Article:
Weeks passed since Raina had seen the man, and she’d grown frustrated realizing she couldn’t shake the memory of him. Her thoughts kept recalling his land legs freshly dividing the salty water, his torso drenched as he reached for the ball. He hadn’t seen her, but she found herself wishing he had. And she hated it. Was she really weak like all the others she’d judged?


There were rumors of an old woman scientist who had the antidote. Raina wasn’t sure if she really believed in such a thing or not – after all, if there were an antidote, why hadn’t everyone used it? Worse, no one ever heard again from those who sought the woman’s help.


As had become habit the last few weeks, Raina spent her days waiting just under the surface of the water, craving another glimpse of the man. He did finally come again, playing by the water with a toddler; a ball ultimately landing again in the sea. The child turned to the water and cried. The man instructed him not to worry and ran to fetch it. Without thinking, Raina swam toward him.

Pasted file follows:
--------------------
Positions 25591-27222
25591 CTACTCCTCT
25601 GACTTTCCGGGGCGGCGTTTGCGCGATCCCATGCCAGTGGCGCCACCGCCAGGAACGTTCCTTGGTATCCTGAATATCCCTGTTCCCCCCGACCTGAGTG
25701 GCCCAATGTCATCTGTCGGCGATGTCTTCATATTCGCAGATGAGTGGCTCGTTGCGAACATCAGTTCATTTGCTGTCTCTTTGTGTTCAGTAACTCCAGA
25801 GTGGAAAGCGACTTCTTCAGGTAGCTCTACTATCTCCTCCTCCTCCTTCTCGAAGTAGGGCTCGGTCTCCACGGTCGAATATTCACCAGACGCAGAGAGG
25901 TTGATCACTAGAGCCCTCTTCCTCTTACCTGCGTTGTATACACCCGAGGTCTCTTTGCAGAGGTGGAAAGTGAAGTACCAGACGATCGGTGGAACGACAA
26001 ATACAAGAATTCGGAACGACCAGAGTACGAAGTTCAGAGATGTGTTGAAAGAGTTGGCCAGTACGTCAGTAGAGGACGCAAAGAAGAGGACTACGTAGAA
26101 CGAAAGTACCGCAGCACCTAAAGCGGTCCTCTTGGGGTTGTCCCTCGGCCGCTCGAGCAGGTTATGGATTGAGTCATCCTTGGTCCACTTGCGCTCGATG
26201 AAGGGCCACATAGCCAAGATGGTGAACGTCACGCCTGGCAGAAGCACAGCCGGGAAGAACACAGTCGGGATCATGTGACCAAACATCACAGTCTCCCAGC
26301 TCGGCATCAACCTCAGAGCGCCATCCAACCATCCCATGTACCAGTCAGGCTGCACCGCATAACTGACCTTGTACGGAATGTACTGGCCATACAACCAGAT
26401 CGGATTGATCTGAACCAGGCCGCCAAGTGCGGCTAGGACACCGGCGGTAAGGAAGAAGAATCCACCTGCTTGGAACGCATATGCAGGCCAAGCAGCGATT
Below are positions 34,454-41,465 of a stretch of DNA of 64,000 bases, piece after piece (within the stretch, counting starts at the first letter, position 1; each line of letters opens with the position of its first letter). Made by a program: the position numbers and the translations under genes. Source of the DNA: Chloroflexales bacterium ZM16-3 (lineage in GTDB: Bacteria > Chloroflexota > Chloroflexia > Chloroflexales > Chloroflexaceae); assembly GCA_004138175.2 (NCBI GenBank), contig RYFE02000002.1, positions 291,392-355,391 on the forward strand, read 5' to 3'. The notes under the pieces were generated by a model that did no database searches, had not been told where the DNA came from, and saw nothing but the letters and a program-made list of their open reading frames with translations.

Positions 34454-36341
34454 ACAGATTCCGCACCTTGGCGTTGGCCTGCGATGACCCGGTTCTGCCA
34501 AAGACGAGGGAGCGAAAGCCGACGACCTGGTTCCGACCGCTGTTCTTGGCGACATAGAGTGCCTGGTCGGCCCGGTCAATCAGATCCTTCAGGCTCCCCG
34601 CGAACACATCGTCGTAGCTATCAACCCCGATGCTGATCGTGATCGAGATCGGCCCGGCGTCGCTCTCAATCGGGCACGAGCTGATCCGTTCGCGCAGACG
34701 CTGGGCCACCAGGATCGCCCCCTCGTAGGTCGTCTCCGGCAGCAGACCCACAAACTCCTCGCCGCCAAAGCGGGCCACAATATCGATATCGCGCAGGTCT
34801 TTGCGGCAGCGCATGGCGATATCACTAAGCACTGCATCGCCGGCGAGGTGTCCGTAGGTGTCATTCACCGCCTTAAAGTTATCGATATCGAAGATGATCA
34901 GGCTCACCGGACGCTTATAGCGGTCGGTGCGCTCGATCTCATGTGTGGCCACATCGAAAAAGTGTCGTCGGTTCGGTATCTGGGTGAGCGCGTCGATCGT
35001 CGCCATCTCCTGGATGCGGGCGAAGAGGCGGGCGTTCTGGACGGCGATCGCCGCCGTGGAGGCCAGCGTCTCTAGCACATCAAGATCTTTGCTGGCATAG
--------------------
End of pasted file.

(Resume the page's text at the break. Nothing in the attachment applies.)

Seeing her, the man looked up, his face contorted into a mask of disgust. He quickly withdrew, yelling awful words in an awful tone, and stumbled back to land, carrying the child away. Raina’s heart sank.


It was a long swim to the old woman. On her way, she’d prayed that meeting the man would squelch her infatuation. Land Dwellers were Water Dweller haters and oppressors. She had seen countless times how unkindly they looked upon her people. And yet, there was this yearning in her, as if for some purpose she had to be near him.

The old woman knew why Raina had come. She made no reference to those who had come for help before – either of her failures or victories – she merely spoke of what she could do, and spoke carefully as she made sure Raina agreed to the terms of her work.